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SA’s top performing equity funds

Over one, five and ten years.

CAPE TOWN – At the end of last year there were 124 domestic general equity unit trusts in South Africa that had at least a one-year track record. How much of a boom this represents in the local asset management industry is reflected in the fact that only 46 of those funds have been active for more than ten years.

The last decade has seen a proliferation of new managers and new funds, and it has become increasingly difficult for investors to identify the funds most suitable to their needs. A fair place to start is however always with their historical performance.

It bears repeating that just because a fund showed a certain level of returns in the past, it does not mean that it will repeat that in the future. However, those that show a consistent level of performance over the long term do have a higher likelihood of maintaining that consistency.

The shortest time one should really consider looking at an equity fund’s performance is over one year. The below table reflects the top performing equity funds of 2014.

Top SA general equity unit trusts to 31 December 2014
Fund 1 Year total return
Anchor BCI Equity Fund 24.72%
Clarus MET Optimal Fund 21.16%
Grindrod Equity Income Growth Fund 20.72%
Marriott Dividend Growth Fund 20.34%
Clarus MET Value Fund 19.99%
Indequity Technical Fund 19.66%
Fairtree Equity Prescient Fund 18.25%
IP Equity Fund 17.95%
Satrix Momentum Index Fund 17.91%
Momentum Best Blend Specialist Equity Fund 16.76%
FTSE/JSE All Share Index 10.88%
Source: Morningstar

All ten funds comfortably out-performed the market. This is not a trite observation, because it puts them in the minority.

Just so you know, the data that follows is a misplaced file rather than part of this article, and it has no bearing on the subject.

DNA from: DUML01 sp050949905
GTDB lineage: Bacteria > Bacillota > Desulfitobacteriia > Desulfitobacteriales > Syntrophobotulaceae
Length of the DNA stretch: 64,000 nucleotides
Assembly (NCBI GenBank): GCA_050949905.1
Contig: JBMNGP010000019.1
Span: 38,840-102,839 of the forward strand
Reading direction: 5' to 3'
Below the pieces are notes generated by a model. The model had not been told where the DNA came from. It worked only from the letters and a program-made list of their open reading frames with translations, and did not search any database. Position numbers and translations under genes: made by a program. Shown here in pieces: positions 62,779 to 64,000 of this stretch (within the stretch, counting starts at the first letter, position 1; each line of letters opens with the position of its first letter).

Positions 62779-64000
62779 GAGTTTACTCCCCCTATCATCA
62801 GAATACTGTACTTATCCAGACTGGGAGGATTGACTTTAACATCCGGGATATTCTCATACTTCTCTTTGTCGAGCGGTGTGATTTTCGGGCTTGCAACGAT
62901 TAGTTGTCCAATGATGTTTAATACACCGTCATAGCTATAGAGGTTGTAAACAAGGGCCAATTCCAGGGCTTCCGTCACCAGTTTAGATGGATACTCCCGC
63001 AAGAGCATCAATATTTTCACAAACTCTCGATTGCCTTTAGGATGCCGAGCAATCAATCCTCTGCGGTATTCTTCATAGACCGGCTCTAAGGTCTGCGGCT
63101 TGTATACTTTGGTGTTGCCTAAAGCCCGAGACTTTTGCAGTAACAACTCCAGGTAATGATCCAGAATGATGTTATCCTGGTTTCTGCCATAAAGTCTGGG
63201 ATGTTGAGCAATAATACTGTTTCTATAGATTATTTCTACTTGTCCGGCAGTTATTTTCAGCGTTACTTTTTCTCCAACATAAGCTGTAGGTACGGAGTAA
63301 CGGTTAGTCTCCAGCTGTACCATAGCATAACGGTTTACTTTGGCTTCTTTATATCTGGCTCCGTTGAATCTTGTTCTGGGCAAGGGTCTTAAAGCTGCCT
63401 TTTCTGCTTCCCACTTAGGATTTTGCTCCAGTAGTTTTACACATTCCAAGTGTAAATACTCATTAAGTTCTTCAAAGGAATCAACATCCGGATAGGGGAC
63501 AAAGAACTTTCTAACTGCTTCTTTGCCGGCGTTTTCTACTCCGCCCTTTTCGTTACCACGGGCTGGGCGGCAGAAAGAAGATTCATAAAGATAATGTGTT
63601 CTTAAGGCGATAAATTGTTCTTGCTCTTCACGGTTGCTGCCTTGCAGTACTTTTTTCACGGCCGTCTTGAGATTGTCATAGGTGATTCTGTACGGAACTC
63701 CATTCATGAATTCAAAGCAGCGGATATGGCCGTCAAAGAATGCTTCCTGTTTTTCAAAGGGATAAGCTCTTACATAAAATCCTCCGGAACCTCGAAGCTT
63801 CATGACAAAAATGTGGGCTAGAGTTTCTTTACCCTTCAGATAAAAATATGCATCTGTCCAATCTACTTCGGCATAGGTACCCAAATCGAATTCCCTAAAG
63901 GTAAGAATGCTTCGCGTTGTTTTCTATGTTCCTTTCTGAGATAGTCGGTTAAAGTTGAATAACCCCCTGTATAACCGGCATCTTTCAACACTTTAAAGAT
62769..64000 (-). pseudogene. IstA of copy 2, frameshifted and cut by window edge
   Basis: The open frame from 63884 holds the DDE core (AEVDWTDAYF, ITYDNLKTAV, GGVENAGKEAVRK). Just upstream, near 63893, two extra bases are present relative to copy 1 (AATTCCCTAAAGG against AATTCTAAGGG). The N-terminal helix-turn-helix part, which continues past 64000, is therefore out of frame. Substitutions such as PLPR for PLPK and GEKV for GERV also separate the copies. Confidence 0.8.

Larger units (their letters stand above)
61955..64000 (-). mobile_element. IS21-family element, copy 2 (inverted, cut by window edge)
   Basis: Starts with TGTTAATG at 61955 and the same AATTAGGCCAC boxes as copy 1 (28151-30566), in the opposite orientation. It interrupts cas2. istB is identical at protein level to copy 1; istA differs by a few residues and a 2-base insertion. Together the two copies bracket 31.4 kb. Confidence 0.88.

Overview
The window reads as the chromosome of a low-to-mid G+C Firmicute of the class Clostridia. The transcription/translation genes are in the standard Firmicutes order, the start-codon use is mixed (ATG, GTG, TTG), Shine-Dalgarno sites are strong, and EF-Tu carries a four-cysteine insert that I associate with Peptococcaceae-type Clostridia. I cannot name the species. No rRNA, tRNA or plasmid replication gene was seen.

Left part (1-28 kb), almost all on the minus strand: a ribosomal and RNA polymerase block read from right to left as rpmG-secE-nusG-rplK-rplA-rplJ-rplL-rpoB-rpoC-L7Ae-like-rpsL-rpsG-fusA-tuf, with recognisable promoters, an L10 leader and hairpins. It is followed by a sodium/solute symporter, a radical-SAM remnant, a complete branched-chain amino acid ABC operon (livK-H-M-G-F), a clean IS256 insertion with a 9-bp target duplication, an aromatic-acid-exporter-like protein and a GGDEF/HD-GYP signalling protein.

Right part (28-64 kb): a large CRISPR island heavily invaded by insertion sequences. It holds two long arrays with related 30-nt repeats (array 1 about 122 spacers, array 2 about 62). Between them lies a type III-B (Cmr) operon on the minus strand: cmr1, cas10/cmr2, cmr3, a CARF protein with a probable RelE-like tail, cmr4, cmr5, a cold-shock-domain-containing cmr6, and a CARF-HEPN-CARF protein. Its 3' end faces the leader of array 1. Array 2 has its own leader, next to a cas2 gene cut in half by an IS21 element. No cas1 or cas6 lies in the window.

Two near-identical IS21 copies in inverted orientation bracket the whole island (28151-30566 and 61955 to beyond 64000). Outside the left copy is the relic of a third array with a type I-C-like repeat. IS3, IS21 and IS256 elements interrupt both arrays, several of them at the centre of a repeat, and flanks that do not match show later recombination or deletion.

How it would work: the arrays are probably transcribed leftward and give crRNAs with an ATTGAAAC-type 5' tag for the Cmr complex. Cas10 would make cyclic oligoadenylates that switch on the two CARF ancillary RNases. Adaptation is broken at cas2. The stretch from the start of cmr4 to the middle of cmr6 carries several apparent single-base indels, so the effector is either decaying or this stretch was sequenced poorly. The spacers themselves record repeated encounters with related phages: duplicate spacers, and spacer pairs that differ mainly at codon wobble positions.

Out of 124 funds, only 59 delivered a return above the FTSE/JSE All Share Index. That means 65, or 52.4%, did not.

It is also worth noting that the majority of the top ten funds from last year could be considered very small. The Marriott Dividend Growth Fund is the largest of them at R2.7 billion, with only the Fairtree Equity Prescient Fund and Momentum Best Blend Specialist Equity Fund also over R1 billion.

In contrast, five of the funds run portfolios of less than R100 million. That is tiny if one puts it against the Allan Gray Equity Fund’s R40 billion in assets.

A further point of interest is that not one of the top ten equity funds of 2013 makes it into the top ten of 2014. Of 2013’s top 10, the only two funds that made it into the top 30 last year were the Foord Equity Fund and PSG Equity Fund.

Finally, it should be noted that an index tracker finds its way into the top ten. The performance of the Satrix Momentum Index Fund over the last year could be considered a fairly compelling argument for the potential of advanced beta.

The performance of an equity fund over one year is really more interesting than telling. What an investor really wants to see is consistency and it is really over longer periods that managers should be judged.

The below table shows the top 10 funds over five years to the end of 2014.

Top SA general equity unit trusts to 31 December 2014
Fund 5 Year annualised total return
Foord Equity Fund 20.89%
Harvard House BCI Equity Fund 20.34%
Sasfin MET Equity Fund 20.19%
Momentum Best Blend Specialist Equity Fund 20.09%
Marriott Dividend Growth Fund 19.44%
PSG Equity Fund 19.05%
Imara MET Equity Fund 18.82%